Colonial Council
Portfolio
New administration
But still:
No representation
No autonomy
No better situation
Fighting disease
Congo Free State
Liverpool school of medicine
"Lazaretten"
Experimental drugs
Belgian Congo
Institute of Tropical medicine in Antwerpen
Medical passports
Hospitals
Containing the epidemic
Bureau international
d' ethnographie
Created in 1905
Anthropological research
Questionnaire (202 questions)
Utilitaristic
Tribe Cathegorization
Social Changes
Sense of belonging
became absolute
Bigger ethnical
groups were lost
stereotypes
ascribed Identity
A geological scandal!
Industry
Gold
Diamonds
Copper
Coal
Uranium
Agriculture
Tabacco
Cacao
Rubber
Coffee
Palm oil
Gold mines
Kilo-
Moto
Copper in Katanga
Union Minière du Haute
Katanga (UMHK)
Société Internationale Forestière
et Minière du Congo (Forminière)
Compagnie du Chemin de
Fer du Bas-Congo (BCK)
Problems:
extraction
labor force
more roads
New cities
e.g. Elisabethville
Industrialization
Start of the money
economy
Plantations
Huilderies
du Congo
Belge (HCB)
Forced labor
Bad working
conditions
Moving villages
The East African Campaign
World War I
04/08/1914 Belgium attacked
15/08/1914 Germans invade Congolese
territory
1915 Germans try to conquer the
gold-mines of Kilo-Moto
General Von Lettow-Vorbeck
The "Ghost of the Bush"
Guerrilla-tactics
Undefeated
The East African Campaign
• Cameroon
• North-Rhodesia
• East German Africa
The Force Publique
goes to war
Mimi
Toutou
15.000
Troups
Gen. Tombeur
1800
Leopoldville
Elisabethville
Stanleyville
Congo
Lualaba
1921
Consequences of the war
Religious protest
Marie aux Léopards
Industrialization and
war economy
Stagnation social programs
Sleeping disease &
Influenza (Spanish flu)
Segregation
New mandate-territories
Belgian Congo
1921-1939
Simon Kimbangu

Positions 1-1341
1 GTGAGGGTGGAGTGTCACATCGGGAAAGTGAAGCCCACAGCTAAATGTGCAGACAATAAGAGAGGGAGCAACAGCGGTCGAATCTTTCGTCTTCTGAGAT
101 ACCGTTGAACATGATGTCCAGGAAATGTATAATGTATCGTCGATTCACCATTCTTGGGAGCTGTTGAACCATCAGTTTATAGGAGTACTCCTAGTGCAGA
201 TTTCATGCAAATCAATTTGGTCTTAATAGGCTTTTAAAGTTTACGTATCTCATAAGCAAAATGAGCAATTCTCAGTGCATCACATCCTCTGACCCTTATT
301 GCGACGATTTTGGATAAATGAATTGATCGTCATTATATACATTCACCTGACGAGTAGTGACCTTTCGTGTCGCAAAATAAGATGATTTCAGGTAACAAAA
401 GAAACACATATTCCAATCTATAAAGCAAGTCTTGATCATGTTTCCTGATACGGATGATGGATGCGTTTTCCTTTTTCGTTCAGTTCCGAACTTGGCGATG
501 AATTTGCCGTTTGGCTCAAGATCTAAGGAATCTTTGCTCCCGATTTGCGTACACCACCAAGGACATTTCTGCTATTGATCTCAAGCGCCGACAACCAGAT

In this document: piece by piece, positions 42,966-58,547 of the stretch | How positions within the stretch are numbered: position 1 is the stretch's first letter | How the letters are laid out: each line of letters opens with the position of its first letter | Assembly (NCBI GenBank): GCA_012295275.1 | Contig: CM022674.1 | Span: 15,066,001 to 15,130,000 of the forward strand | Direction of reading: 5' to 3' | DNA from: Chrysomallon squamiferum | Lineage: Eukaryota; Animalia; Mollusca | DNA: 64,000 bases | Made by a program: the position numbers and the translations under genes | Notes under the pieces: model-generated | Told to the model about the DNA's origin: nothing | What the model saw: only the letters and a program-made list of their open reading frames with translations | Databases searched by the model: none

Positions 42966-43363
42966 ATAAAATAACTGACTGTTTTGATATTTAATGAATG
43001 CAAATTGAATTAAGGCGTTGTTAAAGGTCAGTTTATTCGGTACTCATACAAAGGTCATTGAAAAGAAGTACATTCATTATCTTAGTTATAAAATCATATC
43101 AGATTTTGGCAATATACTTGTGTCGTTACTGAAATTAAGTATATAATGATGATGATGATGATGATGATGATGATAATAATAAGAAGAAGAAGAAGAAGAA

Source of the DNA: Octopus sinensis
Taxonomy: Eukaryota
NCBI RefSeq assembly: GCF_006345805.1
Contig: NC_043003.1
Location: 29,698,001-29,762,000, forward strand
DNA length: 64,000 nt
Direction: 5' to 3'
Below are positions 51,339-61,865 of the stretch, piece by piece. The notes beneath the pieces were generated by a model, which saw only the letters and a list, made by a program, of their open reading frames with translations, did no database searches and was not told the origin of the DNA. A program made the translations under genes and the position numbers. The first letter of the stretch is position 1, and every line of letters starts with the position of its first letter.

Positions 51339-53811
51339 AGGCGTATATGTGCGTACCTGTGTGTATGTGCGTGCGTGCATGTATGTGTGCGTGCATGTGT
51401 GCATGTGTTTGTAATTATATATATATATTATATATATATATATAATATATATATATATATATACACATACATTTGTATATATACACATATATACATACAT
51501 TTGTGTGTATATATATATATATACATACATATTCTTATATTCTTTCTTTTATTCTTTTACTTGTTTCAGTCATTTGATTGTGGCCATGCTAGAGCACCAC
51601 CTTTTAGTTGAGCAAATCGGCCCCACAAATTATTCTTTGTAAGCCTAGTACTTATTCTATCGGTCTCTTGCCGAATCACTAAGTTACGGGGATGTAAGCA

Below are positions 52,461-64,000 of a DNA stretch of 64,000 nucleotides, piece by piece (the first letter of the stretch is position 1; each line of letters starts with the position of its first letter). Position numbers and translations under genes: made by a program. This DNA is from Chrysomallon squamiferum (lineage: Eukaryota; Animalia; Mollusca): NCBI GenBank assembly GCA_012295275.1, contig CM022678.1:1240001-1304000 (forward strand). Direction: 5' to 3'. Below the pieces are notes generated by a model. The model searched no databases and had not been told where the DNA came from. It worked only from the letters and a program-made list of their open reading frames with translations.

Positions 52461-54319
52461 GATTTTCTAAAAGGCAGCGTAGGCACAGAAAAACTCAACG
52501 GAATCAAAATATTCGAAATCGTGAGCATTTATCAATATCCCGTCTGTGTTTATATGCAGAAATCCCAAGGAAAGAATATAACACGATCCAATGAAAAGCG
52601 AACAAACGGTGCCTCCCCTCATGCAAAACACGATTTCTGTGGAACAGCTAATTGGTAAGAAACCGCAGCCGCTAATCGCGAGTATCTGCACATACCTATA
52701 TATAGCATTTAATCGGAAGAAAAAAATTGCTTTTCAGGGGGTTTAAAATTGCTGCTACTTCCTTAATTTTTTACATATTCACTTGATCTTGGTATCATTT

The bad social-economic situation
made people search for salvation
most found it in religion
! Not political
! Not against christianity
2000
1950
The Rebellion of the Pende
Loango and Kasai river
Mostly employed in the
palm oil sector
Prices fell
Paycheck stayed the same
Religious revolt
Tupelele (The dwellers)
"Mundele Funji"
(Matemu a Kelenge)
Get rid of everything 'White'
1931
Rural not Urban Protest. Why?
City life
Conditions improved drastically:
better housing, hospitals, diet, etc.
Cities grew
Kinshasa

Elizabethville
25.000 (1920)

16.000 (1923)
50.000 (1929)

33.000 (1929)
Rural Flight
Generation of Natives born in the cities
Supervision of the Colonial Trinity
Cité indigène
extra coutumier
Church
Capital
Government
Invisible
Color Bar
First Political voice
Paul Panda
Farnana
Union Congolaise
W.E.B. Du Bois
Political demands
1868
-
1963
1888
-
1930
1940
World War II
and aftermath
1940-1955
Belgium:
May 20 1940
What should
Congo do?
Force Publique
Five campaigns
Belgian
Congo
Ethiopia
Somaliland
Eritrea
Nigeria
Libya
Ethiopean campaign
1941
Sayo
Lagos
1942
Contact with
British troops
Ethiopean
Lagos
Egypt
Palestine
Birma
Uranium
Katangese
uranium
used
for A-bombs
Marshall plan
Nuclear plants
Airports
Industrialization
War economy
Finished goods
Prices rose
cloth
medicine
tools
Egypt
1940-1945
OperationTorch
Kasai
Katanga
Baskongo
Orientale
Equateur
Kivu
Social protest
Rubber !
1939

1944
1142 ton

11.337 ton
BAD memories
Poverty
Frustration
Nov. 1941 miners in Manona

Feb. 1944 Luluaburg Mutiny

Spring 1944 Kitawala in Kivu

Nov. 1945 Dockworkers &
workers in Matadi and
Leopoldville
Distrust between
black & white
Recruits
6 months => 12
After the war
Congo more self-conscious
Changing global perception
"model colony"
New elite = évolués
Cities <=> Countryside
Keeping up appearances
Visit: King Boudewijn I
Why Congo?
2000 BC
Bantu-migration
Myths!
Symbiosis
Causes
Social order
Yum
Plantain
1000
1000: Authoritarian Revolution
11-12 C: origins of Kongo and Teke kingdoms
13 C: origins of Ndongo kingdom
1480: First contact with the Portuguese
14-15 C: origins of Luba and Lunda kingdoms
Congo is taken up in globalization
First contact with Portuguese
Nzinga Nkuwu (Jaôa)
Nzinga Mbemba (Afonzo 1)
His son => Vatican
Diogo (start Ndongo-Kongo war)
Berbando (killed in by Ndongo)
Henrique (killed by Teke)
Alvaro (fled from Yaka)
Change FP Portuguese
1506-43

1545-61
1561-7
1567-8
1568-87
1571
Impact of European contact
New crops: mais, manioc
Manufactured goods: luxury, firearms
New trade routes, currency
Congo became part of the global economy
Trade fostered political integration
State building: Comparison Kongo, Luba, Lunda
Vili
Yao, Bisa,Pombieros
Impact: Trade, depopulation, inwards drive. When slave trade ceased to be a royal monopoly it led to desintegration
Imbangala
Military parasitism
Kilombo
Full transcript